While interpretation of our finding of increased TSP-1 in the aorta homogenates is limited since the homogenates contain a mixture of cell types, our finding of increased TSP-1 in aorta from hyperglycemic pigs is consistent with prior studies that detected increased levels of TSP-1 in specific areas of the blood vessels of diabetic Zucker rats . Other models of diabetes have also demonstrated increases in TSP-1 in cardiac fibroblasts , myocytes [22, 23], and SMC . Protein levels of TSP-1 are controlled at the level of RNA synthesis and stability [24, 25]. Direct stimulation of aortic smooth muscle cells with high glucose was shown to result in the transcriptional activation of the thrombospondin gene [20, 24, 25]. Our data in which TSP-1 mRNA was studied over a period of 5 days did not show a pattern of RNA changes that reflected the pattern of TSP-1 protein increase. It is interesting to note that in several previous studies [20, 24] SMC were transferred from 5 mM glucose acutely to 30 mM glucose and this experimental paradigm may have influenced the results obtained and may explain why we obtained a different pattern.
Using inhibitors of lysosomal degradation we were able to restore TSP-1 in normal glucose to that seen in high glucose whereas we did not detect a significant increase in TSP-1 protein levels in high glucose cultures treated in a similar manner. This suggests that a significant contributor to the increase in TSP-1 protein levels in hyperglycemic conditions is due to its protection from lysosomal degradation. To our knowledge this is the first report of glucose mediated regulation of TSP-1 protein stability. In addition to the regulation of TSP-1 mRNA it has also been shown to be regulated by its rapid internalization by the endocytic receptor LRP-1 (low density lipoprotein-related protein) that leads to its degradation [26–28]. Other studies have also shown that LRP-1 levels are decreased in the aortic arch in diabetic hamsters  and also in the blood brain barrier of streptozotocin induced diabetic rats . However, the mechanism by which glucose regulates LRP-1 has not been elucidated. If, in future studies, we can verify that LRP-1 mediates TSP-1 uptake in SMC and that this is modified by hyperglycemia we will be able to determine whether it is the levels of the receptor that differ between normal and high glucose or some other difference that accounts for the change in TSP-1 uptake and more precisely define the mechanism by which glucose regulates TSP-1 uptake and degradation.
Several biochemical pathways have been associated with hyperglycemia including diacylglycerol production, and the subsequent activation of the protein kinase C (PKC) pathway, flux through the polyol metabolic pathway, accumulation of advanced glycation end products (AGE) and cytokine secretion . The production of excess reactive oxygen species has been suggested to be the causal link between hyperglycemia and these changes . Since, at this point we do not know the receptor that mediates TSP-1 uptake it is difficult to predict which specific glucose mediated event reduces TSP-1 uptake in SMC. Interestingly however, it has been shown in cells from glioblastoma tumors that activation of PKC (alpha) resulted in the down-regulated LRP , suggesting a possible relationship between the activation of the PKC pathway, down-regulation of LRP and thus decreased cellular uptake of TSP-1. Additionally, it has been shown that there are changes in the relative distribution of the receptor for advanced glycation end products (RAGE) and LRP in the blood brain barrier of the human hippocampus of patients with Alzheimer’s disease; as levels of RAGE increase then levels of LRP are decreased . While merely speculative these findings provide potential directions to pursue that may ultimately shed light on the precise mechanism by which TSP-1 cellular uptake and degradation are reduced in SMC maintained in hyperglycemia.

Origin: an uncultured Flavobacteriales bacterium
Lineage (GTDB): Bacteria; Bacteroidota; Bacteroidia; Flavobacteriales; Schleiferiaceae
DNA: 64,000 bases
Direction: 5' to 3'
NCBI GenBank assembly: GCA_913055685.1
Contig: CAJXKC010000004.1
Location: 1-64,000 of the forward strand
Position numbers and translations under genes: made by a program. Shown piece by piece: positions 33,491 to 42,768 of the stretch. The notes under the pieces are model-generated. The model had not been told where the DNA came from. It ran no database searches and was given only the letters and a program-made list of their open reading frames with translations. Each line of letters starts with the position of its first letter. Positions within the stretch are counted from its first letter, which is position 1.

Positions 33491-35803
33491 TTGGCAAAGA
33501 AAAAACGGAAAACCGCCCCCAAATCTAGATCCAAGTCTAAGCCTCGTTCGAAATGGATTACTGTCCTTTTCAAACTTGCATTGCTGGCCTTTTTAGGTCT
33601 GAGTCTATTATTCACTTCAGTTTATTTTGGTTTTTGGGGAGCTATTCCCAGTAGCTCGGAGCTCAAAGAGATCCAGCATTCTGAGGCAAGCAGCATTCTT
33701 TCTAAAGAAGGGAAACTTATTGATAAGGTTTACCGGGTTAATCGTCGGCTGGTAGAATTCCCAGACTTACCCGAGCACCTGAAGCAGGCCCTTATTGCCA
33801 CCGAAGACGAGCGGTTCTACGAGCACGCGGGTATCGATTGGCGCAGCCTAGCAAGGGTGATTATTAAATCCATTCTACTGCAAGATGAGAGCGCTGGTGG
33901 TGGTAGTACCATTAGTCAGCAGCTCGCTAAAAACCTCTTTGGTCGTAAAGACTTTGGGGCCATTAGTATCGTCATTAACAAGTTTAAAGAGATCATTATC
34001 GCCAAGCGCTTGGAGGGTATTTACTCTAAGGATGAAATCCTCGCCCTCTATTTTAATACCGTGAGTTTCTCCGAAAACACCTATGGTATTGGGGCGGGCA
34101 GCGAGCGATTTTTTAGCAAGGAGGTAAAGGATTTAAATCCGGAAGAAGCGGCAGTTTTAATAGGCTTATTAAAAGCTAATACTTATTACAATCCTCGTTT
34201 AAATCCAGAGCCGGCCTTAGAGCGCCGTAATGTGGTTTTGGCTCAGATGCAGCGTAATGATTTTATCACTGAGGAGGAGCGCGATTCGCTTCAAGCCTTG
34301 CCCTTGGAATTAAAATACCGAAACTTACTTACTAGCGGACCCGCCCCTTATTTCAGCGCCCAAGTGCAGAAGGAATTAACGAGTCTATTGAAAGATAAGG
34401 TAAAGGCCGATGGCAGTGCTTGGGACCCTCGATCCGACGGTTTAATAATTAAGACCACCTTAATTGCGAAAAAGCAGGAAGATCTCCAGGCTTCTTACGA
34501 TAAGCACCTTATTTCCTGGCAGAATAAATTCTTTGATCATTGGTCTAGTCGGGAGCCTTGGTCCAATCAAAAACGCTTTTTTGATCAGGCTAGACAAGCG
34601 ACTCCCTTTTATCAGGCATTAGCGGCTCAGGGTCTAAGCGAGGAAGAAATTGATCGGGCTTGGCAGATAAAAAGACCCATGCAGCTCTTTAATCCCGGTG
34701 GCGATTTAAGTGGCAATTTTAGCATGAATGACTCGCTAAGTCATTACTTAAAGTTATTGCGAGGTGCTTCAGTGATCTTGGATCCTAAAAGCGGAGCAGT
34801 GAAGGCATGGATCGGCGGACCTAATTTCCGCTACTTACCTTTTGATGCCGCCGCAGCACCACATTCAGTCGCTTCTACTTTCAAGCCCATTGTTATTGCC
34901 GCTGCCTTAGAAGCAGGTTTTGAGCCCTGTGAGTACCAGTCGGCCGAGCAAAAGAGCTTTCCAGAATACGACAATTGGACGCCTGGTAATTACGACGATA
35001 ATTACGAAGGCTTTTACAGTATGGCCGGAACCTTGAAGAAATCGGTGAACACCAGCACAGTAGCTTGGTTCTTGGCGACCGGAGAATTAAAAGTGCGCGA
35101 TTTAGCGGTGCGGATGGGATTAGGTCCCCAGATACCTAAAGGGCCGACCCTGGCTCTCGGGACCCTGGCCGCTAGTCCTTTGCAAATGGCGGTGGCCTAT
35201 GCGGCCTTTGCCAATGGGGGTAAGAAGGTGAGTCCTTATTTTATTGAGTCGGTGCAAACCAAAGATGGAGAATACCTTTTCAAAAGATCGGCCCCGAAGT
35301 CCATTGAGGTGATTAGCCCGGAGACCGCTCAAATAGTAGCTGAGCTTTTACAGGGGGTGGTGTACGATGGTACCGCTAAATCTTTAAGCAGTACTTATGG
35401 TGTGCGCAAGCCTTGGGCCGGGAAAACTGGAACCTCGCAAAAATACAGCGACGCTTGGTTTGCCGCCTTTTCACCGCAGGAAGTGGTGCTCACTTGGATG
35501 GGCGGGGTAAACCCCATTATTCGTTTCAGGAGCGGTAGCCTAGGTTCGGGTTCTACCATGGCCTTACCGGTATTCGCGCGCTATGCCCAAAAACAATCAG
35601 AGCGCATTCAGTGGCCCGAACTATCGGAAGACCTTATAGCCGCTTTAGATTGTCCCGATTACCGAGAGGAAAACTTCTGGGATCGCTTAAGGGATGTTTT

CD47/IAP was identified through its association with αVβ3 . Furthermore, CD47/IAP binding to αVβ3 has been shown to increase integrin clustering . Importantly, the extracellular domain of CD47/IAP, which is the region of CD47/IAP that is lost during cleavage, is critical for its ability to induce αVβ3 clustering . TSP-1 binding to CD47/IAP has been implicated in stimulating a high affinity state in αIIbβ3 leading to activation of the integrin and platelet spreading, stimulation of platelet aggregation [35, 36]. Our study suggests that the TSP-1 increase in CD47/IAP plays a dual role in regulating the response of SMC to IGF-I in hyperglycemic conditions. In addition to increasing CD47/IAP association with SHPS-1 it also regulates CD47/IAP association with αVβ3 thereby regulating the activation status of the integrin, reflected in β3 phosphorylation. We have shown previously, by expressing β3 in which both tyrosine residues in the cytoplasmic domain were mutated to phenylalanine, that the phosphorylation of β3 is required for its positive effect on IGF-I signaling .
The results from this study demonstrate that glucose regulation of TSP-1, by reducing its lysosomal degradation, enhances IGF-I signaling in SMC by protecting CD47/IAP from cleavage thereby increasing its association with its ligands SHPS-1 and αVβ3. These results support the hypothesis that the glucose stimulated increase in TSP-1 may play an important role in the accelerated atherosclerosis associated with diabetes and identifying the receptors that mediate the effects of TSP-1 is a potential strategy to prevent the initiation and development of atherosclerotic lesions in these patients.
This work was funded by an American Heart Association Beginning Grant-in-Aid (Mid-Atlantic Affiliate) to L. A. Maile.